Wednesday, October 21, 2015
Day 10. 204 Ask Your Dad
Over three million Americans deal with the sometimes lethal consequences of heart arrhythmia. That number will grow as us Boomers age-up. A man in his 50's has a 6% chance of hitting the heart lottery, but that doubles when he gets into his 80's. Science and medicine are learning more about the causes and effects at an encouraging rate. Which is good because by their own admission, there remains more questions than answers. They use the tern idiopathic which loosely translated from the Latin intones, "We have no idea."
So when I read an article connecting the key words of heart arrhythmia and endurance training, I grab the nearest shaker of salt.
There are simply too many variables to consider, too many options and way too many different training regimens to accurately define and classify the causes and effects of one on the other.
It seriously chafes my butt when one person, regardless of his or her success or experience, tries to 'warn' others that the results of their choices towards a healthy lifestyle could actually do more harm than good, and thereby putting the fear of God into a hill-climb or half marathon. There is challenge enough in getting our populace to exercise more without the the fear of final failure.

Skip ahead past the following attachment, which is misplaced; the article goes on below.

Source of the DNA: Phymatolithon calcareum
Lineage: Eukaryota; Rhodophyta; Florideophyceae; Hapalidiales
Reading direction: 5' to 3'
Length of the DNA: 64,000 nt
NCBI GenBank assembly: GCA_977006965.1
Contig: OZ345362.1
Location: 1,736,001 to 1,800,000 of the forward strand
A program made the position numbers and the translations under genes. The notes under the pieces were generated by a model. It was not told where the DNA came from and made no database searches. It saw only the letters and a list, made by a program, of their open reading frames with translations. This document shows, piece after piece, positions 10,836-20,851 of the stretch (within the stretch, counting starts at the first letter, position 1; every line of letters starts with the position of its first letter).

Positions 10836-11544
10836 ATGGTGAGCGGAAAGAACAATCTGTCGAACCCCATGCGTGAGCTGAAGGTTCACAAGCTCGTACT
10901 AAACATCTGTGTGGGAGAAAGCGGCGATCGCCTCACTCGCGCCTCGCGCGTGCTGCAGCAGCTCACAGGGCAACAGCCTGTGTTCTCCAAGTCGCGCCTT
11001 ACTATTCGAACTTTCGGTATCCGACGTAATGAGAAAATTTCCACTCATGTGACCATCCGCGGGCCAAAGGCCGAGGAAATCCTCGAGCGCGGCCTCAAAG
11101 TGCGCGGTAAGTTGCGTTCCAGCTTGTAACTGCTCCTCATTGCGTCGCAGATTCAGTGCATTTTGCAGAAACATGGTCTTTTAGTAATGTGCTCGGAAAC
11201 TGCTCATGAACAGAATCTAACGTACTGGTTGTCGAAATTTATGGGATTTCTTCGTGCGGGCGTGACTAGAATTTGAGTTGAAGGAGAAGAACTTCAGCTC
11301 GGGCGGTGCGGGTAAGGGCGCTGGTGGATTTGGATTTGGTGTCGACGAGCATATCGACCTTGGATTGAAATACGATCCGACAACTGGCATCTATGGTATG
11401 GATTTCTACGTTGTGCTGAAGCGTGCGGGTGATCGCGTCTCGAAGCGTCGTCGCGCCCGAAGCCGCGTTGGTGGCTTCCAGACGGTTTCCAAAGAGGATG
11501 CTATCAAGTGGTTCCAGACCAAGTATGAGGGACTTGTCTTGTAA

Please allow me a contribution here. Another "experiment of one' sample. size. Having some history and experience on both subjects all I can do is spin my story in a way that helps me help you. I have what is known as chronic atrial fibrillation - paired with a delicious dose of Bradycardia (too slow a rate). Five trips to the ER, four aversions, an ablation and a pacemaker implant later, I was not only broke but badly bent as well.
Both my cardiologists and my electrophysiologist answered my biggest question with a surprisingly similar phraseology, 'do what you want to do'. Go smell the roses.
But I do Ironman. I train every day and train HARD every day.
Good for you let us know how it goes and good luck.
I will now give you something to take away from all this besides fear. Here are the two most important things I have learned throughout my personal ordeal.
1) Get a good diagnosis as early as possible. Are you over 50? Book an appointment with the cardiology department of your PCP and have them do some tests.
2) Ask Your Dad. DNA carries the gnome. My Dad had it and his Dad did too.
I wanted to leave you with something positive from my circumstance. There you have it. Get checked out and Go Ask Dad.
Then do what you want to do.